These therapies are becoming even more important for HIV patients, who can now live much longer than they used to due to new antiretroviral treatments that can extend life. “Prior to the 1990s, patients were dying at a much younger age, and didn’t have a chance to develop these problems,” says Jose Caro, an attending physician at Tufts Medical Center and the Dr. Jane Murphy Gaughan Professor and assistant professor of medicine at the School of Medicine. In the late 1990s, physicians noticed many more HIV patients developing anal cancer, which is associated with HPV. While female patients are often screened for cervical cancer, he says, precursors to anal cancer were often left undetected until it was much farther along.
“Because HIV has an effect on the immune system, it is more likely that somebody would acquire another virus—or if they previously acquired the virus, that it would progress and replicate,” says Caro. While 80% of sexually active people acquire HPV, it may persist in tissues of HIV patients longer than it does in others, he says—and the longer it persists, the higher likelihood of causing cancer.
Anal cancer, he adds, is a very difficult cancer to treat, especially in HIV patients with weakened immune systems. “Chemo and radiation come with their set of difficulties and side effects, at the same time, there are also the emotional and psychological side effects of having a genital cancer that can affect someone’s sex life,” Caro says. Lately, there has been hope for the condition, with a landmark study last year that identified a precursor to anal cancer that can help doctors catch it early.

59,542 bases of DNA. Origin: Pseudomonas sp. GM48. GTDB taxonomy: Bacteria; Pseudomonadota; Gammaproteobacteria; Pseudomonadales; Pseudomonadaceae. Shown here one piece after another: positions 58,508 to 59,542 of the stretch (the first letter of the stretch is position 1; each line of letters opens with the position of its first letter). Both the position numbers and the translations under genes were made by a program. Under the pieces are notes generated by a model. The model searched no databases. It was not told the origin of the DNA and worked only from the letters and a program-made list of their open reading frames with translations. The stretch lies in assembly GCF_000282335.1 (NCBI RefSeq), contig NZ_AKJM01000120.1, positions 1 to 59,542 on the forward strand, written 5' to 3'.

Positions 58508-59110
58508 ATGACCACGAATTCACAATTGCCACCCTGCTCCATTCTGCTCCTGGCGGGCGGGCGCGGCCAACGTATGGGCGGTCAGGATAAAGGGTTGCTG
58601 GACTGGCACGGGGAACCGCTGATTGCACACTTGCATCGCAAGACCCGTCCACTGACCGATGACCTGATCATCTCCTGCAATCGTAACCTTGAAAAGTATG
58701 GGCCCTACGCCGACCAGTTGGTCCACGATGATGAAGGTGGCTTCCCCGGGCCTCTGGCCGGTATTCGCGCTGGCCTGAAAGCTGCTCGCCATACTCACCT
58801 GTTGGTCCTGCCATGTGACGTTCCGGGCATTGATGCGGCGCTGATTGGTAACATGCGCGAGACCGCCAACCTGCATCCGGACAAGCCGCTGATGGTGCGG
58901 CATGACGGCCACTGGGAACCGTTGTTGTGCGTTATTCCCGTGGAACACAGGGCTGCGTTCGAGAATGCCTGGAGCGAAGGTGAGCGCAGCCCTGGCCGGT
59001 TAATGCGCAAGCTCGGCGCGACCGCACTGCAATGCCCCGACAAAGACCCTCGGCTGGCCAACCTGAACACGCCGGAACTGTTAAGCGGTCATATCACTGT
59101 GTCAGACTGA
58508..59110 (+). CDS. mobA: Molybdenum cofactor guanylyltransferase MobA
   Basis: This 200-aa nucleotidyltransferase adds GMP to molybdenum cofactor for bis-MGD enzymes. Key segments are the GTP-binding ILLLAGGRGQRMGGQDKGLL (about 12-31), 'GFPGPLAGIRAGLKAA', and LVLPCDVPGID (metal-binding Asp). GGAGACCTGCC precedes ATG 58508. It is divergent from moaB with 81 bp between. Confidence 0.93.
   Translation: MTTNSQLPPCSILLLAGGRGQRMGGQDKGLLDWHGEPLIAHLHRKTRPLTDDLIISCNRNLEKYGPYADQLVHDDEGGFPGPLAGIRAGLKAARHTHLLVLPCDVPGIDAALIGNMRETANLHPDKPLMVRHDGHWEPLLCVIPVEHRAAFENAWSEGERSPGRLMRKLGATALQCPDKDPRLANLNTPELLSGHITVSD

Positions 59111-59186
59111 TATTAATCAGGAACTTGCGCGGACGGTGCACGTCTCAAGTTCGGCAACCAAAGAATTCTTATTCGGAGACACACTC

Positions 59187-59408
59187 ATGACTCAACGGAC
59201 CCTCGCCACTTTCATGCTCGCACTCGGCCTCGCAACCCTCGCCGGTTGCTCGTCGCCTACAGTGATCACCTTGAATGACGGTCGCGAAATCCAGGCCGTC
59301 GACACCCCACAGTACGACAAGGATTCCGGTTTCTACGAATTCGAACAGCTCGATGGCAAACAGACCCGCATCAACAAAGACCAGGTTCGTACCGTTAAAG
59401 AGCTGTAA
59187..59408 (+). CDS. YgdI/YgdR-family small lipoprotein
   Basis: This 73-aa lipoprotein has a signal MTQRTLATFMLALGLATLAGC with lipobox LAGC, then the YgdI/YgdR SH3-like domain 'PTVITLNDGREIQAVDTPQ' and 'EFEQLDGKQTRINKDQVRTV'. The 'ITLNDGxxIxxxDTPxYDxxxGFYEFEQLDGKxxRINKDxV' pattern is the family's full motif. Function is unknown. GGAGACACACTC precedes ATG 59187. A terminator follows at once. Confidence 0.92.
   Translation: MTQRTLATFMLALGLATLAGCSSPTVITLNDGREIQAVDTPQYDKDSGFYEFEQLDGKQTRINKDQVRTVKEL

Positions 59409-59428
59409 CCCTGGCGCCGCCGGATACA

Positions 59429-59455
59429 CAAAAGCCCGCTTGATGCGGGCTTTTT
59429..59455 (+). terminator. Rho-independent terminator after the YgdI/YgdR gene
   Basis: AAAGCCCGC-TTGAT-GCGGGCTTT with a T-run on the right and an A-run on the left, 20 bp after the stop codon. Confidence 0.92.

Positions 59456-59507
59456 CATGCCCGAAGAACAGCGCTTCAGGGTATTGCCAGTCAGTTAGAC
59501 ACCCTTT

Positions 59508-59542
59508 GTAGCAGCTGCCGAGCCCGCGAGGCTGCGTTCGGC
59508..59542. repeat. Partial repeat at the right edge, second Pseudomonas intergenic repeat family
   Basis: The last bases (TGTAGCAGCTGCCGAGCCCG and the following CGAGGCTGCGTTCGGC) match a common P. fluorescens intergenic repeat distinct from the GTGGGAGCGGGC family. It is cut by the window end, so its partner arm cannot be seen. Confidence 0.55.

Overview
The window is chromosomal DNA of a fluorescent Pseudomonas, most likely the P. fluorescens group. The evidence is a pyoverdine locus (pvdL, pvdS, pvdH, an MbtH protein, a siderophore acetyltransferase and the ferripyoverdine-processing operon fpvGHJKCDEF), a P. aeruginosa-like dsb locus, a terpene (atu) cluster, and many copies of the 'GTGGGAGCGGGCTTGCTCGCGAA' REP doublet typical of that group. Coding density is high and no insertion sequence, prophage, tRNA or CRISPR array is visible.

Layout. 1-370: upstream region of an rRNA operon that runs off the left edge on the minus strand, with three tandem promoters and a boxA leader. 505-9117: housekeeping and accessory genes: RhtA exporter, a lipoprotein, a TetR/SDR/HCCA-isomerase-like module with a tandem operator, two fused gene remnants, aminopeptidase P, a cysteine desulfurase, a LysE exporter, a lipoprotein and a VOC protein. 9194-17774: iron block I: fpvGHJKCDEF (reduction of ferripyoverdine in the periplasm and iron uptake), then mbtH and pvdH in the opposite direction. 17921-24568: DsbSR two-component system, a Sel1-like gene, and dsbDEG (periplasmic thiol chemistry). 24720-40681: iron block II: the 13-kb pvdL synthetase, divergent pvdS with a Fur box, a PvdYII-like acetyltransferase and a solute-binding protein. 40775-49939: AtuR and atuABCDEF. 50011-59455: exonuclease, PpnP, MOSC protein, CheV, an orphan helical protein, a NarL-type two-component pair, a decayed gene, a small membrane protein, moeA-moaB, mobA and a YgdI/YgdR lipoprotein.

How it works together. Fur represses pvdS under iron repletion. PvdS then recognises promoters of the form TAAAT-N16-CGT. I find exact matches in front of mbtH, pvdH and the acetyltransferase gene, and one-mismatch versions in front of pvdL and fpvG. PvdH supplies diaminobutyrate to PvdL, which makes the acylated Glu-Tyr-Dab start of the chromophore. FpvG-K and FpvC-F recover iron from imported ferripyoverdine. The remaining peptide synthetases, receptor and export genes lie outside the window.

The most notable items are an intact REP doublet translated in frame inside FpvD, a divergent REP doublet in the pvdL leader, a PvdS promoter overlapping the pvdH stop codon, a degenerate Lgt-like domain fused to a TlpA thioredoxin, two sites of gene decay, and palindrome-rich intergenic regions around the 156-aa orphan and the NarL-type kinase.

Another class of viruses that can cause cancer are herpesviruses—however, not the oral or genital herpes that usually come to mind. “There are nine different types of herpesviruses that infect humans, and only two cause cancer,” says Katya Heldwein. Those are EBV, better known for causing infectious mononucleosis or “mono,” and KSHV, which can cause a rare cancer affecting bone and soft tissue. Heldwein’s research focuses on how these viruses get inside and out of these cells.